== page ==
Work After Leave


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Returning to Your Career After an Extended Leave of Absence

For many people in the New York workforce, there is need for a leave of absence for personal reasons. Perhaps you need to take a pregnancy leave or time off after your child is born. Others might need time off to care for an aging or ill family member or to care for their own mental or physical illness or burnout.

This kind of break from one’s career is not easy to do but it has been the legal right of both men and women in the United States since the 1980’s. This right is protected by the Family Medical Leave Act or FMLA as most Human Resources personnel call it.

Under this law we are all entitled to up to twelve weeks of unpaid leave.

“The most common serious health conditions that qualify for FMLA

leave are:

1) conditions requiring an overnight stay in a hospital or other

medical care facility;

2) conditions that incapacitate you or your family member (for

example, unable to work or attend school) for more than three

consecutive days and require ongoing medical treatment

(either multiple appointments with a health care provider, or

a single appointment and follow-up care such as prescription


3) chronic conditions that cause occasional periods when you or

your family member are incapacitated and require treatment

by a health care provider at least twice a year; and

4) pregnancy (including prenatal medical appointments,

incapacity due to morning sickness, and medically required

bed rest).” *from The Family and Medical Leave Act

Although this is a great benefit, it can be difficult to come back from it, especially if your leave is extended well beyond 12 weeks and into months or perhaps years beyond the FMLA timelines. Here are some ways to get yourself back into your career or move on to another.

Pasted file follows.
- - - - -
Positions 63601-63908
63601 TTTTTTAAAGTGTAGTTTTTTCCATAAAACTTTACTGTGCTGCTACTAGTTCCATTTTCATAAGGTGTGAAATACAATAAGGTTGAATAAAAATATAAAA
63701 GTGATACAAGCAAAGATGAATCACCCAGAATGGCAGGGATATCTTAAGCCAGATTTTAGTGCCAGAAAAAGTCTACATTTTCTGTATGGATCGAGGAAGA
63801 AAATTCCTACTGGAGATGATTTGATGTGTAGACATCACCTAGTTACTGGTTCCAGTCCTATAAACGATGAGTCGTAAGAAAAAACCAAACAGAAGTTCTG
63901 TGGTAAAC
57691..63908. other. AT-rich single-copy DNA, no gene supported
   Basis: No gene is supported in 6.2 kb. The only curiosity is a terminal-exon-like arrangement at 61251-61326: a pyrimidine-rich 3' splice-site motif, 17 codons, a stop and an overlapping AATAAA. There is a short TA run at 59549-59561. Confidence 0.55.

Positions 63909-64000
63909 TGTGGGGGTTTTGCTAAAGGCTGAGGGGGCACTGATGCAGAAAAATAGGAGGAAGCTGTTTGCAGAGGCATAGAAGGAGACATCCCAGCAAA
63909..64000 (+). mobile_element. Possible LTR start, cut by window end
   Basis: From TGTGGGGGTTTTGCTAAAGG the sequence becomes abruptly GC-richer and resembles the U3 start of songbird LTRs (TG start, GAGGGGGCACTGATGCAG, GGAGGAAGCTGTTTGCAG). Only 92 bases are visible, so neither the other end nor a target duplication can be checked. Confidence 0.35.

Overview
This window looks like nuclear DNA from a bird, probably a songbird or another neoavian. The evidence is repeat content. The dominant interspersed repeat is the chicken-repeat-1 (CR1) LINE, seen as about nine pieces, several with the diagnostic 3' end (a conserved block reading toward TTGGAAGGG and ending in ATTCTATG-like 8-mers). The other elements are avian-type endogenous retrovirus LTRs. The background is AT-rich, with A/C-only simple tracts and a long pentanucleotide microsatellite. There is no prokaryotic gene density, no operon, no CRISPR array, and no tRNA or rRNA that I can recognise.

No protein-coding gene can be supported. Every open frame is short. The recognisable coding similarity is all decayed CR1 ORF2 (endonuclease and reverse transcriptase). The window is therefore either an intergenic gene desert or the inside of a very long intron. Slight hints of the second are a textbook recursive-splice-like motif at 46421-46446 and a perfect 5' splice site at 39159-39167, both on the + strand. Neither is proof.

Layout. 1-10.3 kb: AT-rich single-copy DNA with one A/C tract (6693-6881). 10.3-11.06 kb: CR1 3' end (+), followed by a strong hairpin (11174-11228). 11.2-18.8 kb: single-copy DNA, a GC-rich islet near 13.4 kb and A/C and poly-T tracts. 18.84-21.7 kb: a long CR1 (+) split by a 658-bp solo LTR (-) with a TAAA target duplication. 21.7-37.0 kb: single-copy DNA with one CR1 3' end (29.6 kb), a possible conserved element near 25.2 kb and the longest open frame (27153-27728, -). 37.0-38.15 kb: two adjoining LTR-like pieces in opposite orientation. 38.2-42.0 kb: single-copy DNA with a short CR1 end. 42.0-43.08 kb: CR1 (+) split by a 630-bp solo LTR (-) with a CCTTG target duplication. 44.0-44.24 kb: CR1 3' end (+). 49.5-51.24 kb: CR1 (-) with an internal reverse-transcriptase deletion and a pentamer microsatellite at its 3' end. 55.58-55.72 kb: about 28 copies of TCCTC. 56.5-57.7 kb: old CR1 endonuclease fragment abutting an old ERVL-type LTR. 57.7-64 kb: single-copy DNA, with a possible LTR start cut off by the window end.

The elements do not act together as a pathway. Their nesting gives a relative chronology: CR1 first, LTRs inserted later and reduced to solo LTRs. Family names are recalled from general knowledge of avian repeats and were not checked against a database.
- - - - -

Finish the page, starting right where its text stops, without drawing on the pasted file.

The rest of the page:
• Assess where you are now and what you want to do now. Whether you know it or not you are not the same person you were before the leave of absence. You have new perspectives, new skills, and new experiences. You want to evaluate what you want in your career now with personality, aptitude and career choice tests. Be clear before you start looking again.
  • You HAVE learned new skills whether they be soft skills like communication, interpersonal relationships, and management. You have likely learned some new hard skills as well such as budgeting, delegating and supervising. Add these to your resume. Use them in your interviews. This is invaluable experience.
  • Do your homework. Your industry has probably changed in your absence. The overall employment environment in the country has changed and certainly you have changed. Be in touch with all of these changes and what they mean to your career.


Most importantly never make excuses for why you were on leave. Talk about the positives of what you learned on leave that pertains to the job you want. Follow these tips and you should be alright.

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